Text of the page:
Fennel: Seeds of Passion

Fennel’s aphrodisiac traits have been upheld by research that has found it to increase the libido of both male and female rats. This is likely due to the hormone-like compounds it contains that mimic the female hormone estrogen.

Figs: Fruits of Love

Figs are one of the oldest recorded fruits. They are mentioned in the bible (Adam and Eve wore fig leaves to cover their private parts), are reported to be Cleopatra’s favorite fruit and the ancient Greeks held them as sacred and associated them with love and fertility. Following on in some Southern European countries wedding guests would throw figs instead of rice at newly weds as a sign of fertility.

Garlic: Potent Desire

Garlic is a hot, pungent herb and is said to stir sexual desires. Roman priestesses of old claimed garlic could make ‘women fall in love and men powerful’. It is certainly an immensely healthy food with many disease-protective qualities such as lowering cholesterol, aiding circulation and fighting bacteria, fungi and viruses. The problem with garlic is its potent aroma – if your partner loves it and eats it with you, great. If not, it’s a risky choice.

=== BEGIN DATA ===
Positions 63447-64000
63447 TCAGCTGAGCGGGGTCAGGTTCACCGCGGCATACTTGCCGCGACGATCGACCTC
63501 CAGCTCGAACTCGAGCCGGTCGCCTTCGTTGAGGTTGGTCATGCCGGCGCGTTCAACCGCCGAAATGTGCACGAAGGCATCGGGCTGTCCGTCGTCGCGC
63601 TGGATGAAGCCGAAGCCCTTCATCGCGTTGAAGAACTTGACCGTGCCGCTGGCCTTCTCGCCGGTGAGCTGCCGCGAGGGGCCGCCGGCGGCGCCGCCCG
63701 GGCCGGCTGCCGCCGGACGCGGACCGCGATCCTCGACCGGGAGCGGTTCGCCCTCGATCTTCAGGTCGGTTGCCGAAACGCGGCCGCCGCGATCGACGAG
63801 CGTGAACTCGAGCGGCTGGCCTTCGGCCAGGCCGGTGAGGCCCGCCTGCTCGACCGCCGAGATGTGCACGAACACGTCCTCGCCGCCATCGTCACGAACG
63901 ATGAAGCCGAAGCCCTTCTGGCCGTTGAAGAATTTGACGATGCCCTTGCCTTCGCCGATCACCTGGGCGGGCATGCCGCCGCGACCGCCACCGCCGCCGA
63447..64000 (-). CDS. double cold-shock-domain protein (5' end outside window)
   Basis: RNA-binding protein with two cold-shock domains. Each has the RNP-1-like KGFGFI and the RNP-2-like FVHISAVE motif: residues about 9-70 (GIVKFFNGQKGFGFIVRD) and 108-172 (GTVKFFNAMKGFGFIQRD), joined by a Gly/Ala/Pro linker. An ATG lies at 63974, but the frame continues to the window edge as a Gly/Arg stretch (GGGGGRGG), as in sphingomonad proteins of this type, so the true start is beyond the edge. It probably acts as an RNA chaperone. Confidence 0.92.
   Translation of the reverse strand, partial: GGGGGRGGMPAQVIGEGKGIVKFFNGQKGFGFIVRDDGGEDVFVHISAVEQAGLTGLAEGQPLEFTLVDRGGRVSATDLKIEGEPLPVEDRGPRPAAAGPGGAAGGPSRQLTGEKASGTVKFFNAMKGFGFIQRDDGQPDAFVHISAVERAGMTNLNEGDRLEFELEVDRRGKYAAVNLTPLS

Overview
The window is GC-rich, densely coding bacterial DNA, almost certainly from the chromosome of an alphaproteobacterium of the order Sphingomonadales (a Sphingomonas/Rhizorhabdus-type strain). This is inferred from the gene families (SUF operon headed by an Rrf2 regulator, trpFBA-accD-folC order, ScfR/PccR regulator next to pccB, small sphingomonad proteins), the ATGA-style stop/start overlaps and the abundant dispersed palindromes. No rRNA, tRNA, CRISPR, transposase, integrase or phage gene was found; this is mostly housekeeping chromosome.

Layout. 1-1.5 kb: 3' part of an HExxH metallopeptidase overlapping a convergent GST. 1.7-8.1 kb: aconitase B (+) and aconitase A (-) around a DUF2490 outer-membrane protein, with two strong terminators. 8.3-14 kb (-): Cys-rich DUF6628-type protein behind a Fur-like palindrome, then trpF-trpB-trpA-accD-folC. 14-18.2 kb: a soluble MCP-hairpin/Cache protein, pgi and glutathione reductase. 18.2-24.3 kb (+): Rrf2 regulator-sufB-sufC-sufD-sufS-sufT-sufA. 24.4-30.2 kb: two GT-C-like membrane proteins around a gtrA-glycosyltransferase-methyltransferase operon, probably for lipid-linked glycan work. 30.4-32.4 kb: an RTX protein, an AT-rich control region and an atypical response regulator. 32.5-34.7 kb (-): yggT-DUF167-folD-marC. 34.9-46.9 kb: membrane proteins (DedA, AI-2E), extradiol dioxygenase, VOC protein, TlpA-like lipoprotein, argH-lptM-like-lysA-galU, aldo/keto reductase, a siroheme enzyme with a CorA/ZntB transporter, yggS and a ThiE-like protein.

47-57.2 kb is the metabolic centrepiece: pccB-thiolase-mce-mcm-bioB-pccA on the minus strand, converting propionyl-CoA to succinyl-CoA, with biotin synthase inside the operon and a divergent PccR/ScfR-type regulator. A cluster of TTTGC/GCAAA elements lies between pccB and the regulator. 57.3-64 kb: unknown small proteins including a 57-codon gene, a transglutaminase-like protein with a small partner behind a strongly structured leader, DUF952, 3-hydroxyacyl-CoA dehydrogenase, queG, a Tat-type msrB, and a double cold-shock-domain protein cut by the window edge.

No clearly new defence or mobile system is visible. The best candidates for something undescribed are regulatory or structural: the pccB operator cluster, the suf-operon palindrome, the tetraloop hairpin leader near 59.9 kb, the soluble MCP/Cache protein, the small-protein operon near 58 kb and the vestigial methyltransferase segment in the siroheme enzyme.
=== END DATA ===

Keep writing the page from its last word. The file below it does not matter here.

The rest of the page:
Raw Honey: Be Ready

Sweet raw honey is a great source of boron, a trace mineral that helps the body use and metabolise estrogen. Studies have shown that this mineral may also enhance testosterone levels in the blood. In addition, honey contains B vitamins needed for energy production as well as other nutrients, enzymes and phytochemicals bringing vitality to our body.

Licorice: Sweet Smell of Romance

Licorice has been used in ancient China for its love provoking properties. Research has revealed that the smell itself is particularly stimulating. In a study by Dr. Hirsch, the neurological director of the Smell and Taste Treatment and Research Foundation in Chicago, black licorice was found to increase blood flow to the male genitalia by 13 per cent. In China it is also reported to be particularly stimulating to women.

Nutmeg: Spice up the Night

Nutmeg has been lauded as an aphrodisiac across numerous cultures and highly prized by Chinese women. Research supports this use as it has been observed to increase mating behaviors in mice.

Vanilla: The scent of arousal